Intramural hematomas have rarely been associated with pancreatitis, and to date there is only 1 case report of an intramural hematoma occurring with pancreatic adenocarcinoma. We describe a patient who presented with gastric outlet obstruction secondary to a spontaneous intramural duodenal hematoma and was found to have a pancreatic adenocarcinoma on endoscopic ultrasound (EUS) after it was not visualized by computed tomography (CT).
Intramural duodenal hematomas were first described in 1838 by MacLauchlan.1 Non-traumatic hematomas have been associated with anticoagulation, coagulation disorders, and endoscopic hemostasis procedures.1 Intramural duodenal hematomas can present as mild abdominal pain or obstruction. Most patients improve with non-operative treatment like nasogastric decompression, but surgery may be needed in cases with suspected malignancy or perforation.2
A 73-year-old female with past medical history of deep vein thrombosis on warfarin presented with 5 days of severe epigastric pain, nausea, and vomiting. She denied history of abdominal trauma. Laboratory results revealed lipase of 2,000 units/L, normal liver-associated enzymes, and an international normalized ratio (INR) of 2.5. An abdominal computed tomography (CT) showed an 11 x 5 cm intramural hematoma in the second portion of the duodenum, with evidence of gastric outlet obstruction and a dilated main pancreatic duct (MPD) in the pancreatic body and tail (Figure 1). No distinct pancreatic mass lesions were detected on imaging studies, and it was thought that MPD dilation may be due to extrinsic compression from the duodenal hematoma.
Figure 1. Initial CT showing an 11 x 5 cm intramural duodenal hematoma without any evidence of any pancreatic lesion.
She was treated with supportive care for acute pancreatitis and the warfarin was discontinued. A follow-up CT 1 month later showed continued pancreatic ductal dilation and decrease in the size of the duodenal hematoma to 2 cm (Figure 2). Endoscopic ultrasonography (EUS) showed a 19 x 15 mm, round, hypoechoic, homogenous mass in the pancreatic neck without invasion of any surrounding vessels (Figure 3).
Figure 2. Follow-up CT showing interval decrease in the size of the duodenal hematoma to 2 x 2 cm.
EUS-guided fine needle aspiration confirmed a pancreatic adenocarcinoma. The patient underwent a distal pancreatectomy; surgical pathology confirmed a well-differentiated adenocarcinoma without vascular or lymphatic invasion (stage T1N0M0). She was discharged after an uneventful postoperative course and was doing well on her last follow-up visit.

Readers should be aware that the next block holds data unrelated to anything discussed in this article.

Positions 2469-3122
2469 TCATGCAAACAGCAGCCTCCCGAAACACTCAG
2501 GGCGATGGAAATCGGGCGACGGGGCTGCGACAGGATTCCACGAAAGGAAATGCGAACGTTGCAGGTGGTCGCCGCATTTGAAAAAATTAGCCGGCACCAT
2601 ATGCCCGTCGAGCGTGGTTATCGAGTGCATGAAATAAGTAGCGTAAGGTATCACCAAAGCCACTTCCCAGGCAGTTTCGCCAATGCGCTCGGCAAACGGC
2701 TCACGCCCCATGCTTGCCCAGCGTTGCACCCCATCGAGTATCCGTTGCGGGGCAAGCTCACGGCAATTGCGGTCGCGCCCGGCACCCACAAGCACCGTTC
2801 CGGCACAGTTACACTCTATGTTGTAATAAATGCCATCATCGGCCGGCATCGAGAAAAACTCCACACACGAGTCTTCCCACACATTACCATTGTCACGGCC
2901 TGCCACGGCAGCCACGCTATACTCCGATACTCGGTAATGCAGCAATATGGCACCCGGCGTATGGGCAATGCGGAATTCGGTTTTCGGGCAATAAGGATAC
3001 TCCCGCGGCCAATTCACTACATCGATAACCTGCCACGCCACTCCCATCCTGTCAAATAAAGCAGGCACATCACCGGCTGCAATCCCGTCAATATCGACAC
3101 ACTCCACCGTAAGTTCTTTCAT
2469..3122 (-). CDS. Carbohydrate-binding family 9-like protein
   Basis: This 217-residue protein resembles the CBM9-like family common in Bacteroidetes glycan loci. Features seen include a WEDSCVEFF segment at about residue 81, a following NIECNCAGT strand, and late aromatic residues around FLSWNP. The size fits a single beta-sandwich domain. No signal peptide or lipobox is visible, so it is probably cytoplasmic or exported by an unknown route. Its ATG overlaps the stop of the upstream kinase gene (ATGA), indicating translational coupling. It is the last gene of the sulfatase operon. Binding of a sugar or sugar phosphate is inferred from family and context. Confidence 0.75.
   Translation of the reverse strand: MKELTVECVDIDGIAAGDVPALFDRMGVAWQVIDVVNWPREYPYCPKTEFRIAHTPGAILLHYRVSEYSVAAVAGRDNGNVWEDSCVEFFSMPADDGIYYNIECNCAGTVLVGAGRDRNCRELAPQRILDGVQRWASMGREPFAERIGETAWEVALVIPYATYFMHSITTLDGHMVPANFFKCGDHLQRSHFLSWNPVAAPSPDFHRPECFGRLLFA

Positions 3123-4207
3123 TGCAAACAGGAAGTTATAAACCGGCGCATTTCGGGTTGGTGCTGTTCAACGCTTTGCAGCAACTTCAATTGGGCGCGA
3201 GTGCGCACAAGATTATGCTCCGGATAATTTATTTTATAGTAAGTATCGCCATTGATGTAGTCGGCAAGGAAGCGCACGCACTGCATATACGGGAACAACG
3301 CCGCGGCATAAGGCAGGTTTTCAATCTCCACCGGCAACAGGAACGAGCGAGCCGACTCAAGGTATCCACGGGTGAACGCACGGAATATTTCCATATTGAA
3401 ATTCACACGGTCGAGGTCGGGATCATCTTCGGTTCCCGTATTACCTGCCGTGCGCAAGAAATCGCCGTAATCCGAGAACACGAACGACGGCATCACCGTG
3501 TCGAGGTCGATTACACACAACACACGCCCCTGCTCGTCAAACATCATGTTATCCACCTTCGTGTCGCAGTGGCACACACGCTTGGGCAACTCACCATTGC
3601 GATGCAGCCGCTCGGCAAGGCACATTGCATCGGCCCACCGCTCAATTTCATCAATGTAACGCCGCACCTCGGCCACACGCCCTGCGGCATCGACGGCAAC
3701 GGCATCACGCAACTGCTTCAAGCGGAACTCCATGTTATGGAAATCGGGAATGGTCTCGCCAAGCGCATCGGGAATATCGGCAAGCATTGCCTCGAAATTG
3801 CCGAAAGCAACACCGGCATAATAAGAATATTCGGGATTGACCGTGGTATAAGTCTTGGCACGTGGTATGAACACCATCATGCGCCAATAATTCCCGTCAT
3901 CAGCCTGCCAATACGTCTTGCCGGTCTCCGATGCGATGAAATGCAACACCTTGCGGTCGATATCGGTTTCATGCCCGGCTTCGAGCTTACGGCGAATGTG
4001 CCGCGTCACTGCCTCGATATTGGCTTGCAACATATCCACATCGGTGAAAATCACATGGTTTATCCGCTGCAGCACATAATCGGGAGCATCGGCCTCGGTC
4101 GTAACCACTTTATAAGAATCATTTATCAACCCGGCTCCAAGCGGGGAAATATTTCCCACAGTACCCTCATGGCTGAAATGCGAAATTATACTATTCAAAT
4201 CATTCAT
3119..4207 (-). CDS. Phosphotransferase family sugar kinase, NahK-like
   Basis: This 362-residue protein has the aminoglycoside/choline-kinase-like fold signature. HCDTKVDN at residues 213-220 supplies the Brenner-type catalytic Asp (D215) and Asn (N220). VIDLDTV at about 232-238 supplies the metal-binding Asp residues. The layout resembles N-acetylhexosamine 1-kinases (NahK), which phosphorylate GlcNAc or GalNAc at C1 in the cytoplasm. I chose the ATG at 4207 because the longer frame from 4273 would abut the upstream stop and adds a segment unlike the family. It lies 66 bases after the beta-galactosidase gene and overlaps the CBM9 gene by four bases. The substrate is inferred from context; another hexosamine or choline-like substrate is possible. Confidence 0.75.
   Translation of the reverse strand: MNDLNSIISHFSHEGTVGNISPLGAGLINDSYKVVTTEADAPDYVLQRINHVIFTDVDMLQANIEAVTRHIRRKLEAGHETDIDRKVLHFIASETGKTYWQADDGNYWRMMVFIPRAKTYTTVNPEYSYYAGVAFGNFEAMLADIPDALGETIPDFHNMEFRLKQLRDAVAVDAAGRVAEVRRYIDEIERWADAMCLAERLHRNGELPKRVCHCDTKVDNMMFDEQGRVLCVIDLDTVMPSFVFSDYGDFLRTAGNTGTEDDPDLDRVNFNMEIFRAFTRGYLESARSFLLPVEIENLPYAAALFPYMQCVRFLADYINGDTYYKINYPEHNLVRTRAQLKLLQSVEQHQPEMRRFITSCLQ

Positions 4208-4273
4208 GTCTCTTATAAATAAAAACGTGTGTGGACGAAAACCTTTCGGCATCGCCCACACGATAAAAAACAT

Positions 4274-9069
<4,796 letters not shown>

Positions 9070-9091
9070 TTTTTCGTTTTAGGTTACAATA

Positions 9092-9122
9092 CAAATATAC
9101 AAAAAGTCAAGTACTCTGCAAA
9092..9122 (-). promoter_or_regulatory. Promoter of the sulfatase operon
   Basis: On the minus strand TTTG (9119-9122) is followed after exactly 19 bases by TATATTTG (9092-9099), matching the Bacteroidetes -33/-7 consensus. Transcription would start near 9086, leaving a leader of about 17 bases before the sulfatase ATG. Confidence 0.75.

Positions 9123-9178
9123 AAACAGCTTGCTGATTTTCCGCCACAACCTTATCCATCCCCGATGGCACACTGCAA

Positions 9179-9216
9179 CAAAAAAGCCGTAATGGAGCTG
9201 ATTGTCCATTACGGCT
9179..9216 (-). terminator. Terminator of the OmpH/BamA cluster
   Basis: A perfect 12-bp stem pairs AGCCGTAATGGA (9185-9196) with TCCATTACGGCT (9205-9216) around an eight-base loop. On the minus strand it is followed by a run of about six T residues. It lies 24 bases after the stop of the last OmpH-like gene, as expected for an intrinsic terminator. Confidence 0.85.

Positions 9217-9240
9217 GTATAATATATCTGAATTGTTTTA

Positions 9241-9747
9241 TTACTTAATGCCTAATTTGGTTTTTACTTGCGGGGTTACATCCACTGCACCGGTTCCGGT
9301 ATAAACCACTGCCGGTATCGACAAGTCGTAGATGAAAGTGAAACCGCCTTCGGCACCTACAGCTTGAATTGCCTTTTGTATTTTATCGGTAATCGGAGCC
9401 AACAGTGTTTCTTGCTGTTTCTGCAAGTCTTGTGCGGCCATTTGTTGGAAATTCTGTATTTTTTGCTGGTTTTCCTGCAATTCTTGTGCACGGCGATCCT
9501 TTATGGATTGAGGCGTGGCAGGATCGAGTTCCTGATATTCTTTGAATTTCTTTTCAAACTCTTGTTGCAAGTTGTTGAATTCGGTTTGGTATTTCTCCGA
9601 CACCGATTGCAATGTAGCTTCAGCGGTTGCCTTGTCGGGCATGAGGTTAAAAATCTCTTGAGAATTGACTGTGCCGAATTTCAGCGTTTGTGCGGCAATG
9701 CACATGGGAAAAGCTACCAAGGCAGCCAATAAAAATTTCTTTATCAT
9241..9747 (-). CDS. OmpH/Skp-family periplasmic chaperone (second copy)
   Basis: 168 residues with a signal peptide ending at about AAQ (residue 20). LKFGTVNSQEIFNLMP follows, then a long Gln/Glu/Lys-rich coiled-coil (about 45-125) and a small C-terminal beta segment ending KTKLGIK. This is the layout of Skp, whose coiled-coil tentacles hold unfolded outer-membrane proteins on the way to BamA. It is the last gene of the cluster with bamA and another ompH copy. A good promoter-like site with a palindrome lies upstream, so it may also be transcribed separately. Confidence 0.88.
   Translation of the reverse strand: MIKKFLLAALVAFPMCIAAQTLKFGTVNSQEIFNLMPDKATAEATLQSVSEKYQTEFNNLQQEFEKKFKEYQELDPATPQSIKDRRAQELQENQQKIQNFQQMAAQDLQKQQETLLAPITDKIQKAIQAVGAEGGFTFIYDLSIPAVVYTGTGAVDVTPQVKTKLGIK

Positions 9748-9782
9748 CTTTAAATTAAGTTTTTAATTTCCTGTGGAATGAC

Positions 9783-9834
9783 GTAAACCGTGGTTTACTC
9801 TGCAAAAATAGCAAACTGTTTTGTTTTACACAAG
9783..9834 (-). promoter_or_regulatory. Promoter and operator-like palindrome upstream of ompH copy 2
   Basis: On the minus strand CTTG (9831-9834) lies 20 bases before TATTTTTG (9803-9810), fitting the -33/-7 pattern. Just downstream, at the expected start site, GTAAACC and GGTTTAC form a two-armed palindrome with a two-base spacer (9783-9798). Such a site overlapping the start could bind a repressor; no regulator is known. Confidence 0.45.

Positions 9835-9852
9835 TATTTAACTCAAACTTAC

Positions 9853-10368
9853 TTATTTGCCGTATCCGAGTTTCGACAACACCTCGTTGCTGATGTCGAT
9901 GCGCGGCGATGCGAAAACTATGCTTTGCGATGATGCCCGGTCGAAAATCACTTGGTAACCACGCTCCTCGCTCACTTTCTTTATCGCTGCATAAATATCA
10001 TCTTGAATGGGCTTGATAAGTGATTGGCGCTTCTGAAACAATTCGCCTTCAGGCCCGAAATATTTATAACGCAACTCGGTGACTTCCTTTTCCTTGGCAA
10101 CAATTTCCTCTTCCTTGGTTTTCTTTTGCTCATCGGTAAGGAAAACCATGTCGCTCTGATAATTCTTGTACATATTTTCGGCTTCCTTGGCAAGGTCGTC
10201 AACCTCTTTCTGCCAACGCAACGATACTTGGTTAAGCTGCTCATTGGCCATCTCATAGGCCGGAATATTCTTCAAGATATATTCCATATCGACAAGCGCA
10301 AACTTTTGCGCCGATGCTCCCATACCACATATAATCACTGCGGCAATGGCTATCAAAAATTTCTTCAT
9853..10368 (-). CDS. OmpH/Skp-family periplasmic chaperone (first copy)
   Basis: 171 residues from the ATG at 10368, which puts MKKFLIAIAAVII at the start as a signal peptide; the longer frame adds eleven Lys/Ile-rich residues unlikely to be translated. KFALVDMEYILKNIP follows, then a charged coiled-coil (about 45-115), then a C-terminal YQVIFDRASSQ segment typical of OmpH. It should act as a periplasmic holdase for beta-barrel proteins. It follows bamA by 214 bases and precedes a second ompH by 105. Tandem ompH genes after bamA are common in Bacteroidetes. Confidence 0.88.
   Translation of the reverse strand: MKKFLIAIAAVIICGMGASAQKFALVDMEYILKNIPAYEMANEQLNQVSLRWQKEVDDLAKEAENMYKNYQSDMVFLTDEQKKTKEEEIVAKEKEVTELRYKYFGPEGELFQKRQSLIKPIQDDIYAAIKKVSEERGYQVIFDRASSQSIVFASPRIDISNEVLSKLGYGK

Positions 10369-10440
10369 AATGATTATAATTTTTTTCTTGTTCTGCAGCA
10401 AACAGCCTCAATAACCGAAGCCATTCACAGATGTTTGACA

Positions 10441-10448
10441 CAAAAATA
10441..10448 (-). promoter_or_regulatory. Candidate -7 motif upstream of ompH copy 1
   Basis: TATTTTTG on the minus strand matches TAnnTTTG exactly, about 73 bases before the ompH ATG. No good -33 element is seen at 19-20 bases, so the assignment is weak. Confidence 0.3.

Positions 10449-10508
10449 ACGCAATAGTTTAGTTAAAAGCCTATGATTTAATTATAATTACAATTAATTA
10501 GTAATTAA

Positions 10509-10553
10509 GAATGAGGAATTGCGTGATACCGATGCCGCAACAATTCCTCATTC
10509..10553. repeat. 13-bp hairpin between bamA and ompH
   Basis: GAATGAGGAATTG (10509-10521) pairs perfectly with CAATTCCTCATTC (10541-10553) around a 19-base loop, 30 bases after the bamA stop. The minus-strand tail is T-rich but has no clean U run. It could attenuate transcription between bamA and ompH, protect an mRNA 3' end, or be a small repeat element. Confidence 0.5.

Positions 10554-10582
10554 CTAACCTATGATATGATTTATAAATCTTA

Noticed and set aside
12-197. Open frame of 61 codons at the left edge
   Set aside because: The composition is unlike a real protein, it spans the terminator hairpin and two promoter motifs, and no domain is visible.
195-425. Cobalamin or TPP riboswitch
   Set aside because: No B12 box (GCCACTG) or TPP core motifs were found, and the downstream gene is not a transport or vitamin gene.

Figure 3. EUS showing a round hypoechoic mass in the pancreatic neck.
Intramural duodenal hematoma is a rare disease, first described in 1838 by MacLauchlan. More than 70 % of intramural duodenal hematomas are secondary to blunt abdominal trauma.1 Nontraumatic intramural duodenal hematoma was first reported by Sutherland in 1904 and is associated with anticoagulation therapy, coagulation disorders, and endoscopic hemostasis.1 There are rare reports of an association between intramural duodenal hematoma and acute pancreatitis.
Intramural duodenal hematoma may be caused by the proximity of the duodenum to a rich vascular supply and the vertebral column. The third portion of the duodenum has a relatively fixed retroperitoneal position and is adjacent to the lumbar spine, which makes it more prone to shear injury. Patients present with symptoms of abdominal pain, nausea, vomiting, anemia due to blood loss, and, rarely, elevated serum pancreatic enzyme levels due to the compression of the pancreas as the hematoma grows in size.2,3 Complications of intramural duodenal hematoma include perforation, pancreatitis, and gastric outlet obstruction. Unless there is perforation requiring surgical management, conservative medical treatment with nasal decompression and parenteral feedings is recommended.4
A diagnosis of intramural duodenal hematoma is based on CT; characteristic findings include circumferential wall thickening, intramural hyperdensity, luminal narrowing, and intestinal obstruction. Conservative treatment of intramural duodenal hematoma usually leads to improvement of symptoms within 4–6 days.5 Complete resolution usually occurs within 2 months after the onset. Patients who have an intramural duodenal hematoma as a result of anticoagulation can usually safely resume therapy after resolution of the hematoma.5
We believe intramural duodenal hematoma may be an unusual presentation of pancreatic adenocarcinoma. In our patient, the intramural duodenal hematoma may have been caused by a combination of anticoagulation therapy, acute pancreatitis, and pancreatic malignancy. Our initial imaging study failed to demonstrate a pancreatic mass, which may have been as a result of imaging distortion from the large intramural duodenal hematoma. However, in cases of pancreatic ductal dilatation, malignancy should always be suspected, and follow-up imaging studies and/or EUS after resolution of the hematoma is recommended in order to rule out a cancer.
Author contributions: All authors were responsible for drafting the manuscript and giving the final review for submission. AA Siddiqui is the article guarantor.
Financial disclosure: None to report.
Informed consent was obtained for this case report.
Correspondence: Tanvi Khurana, Resident PGY-2, Department of Internal Medicine, Thomas Jefferson University Hospital, Philadelphia, PA, 19107 (email@example.com).
Received: February 21, 2014; Accepted: May 8, 2014
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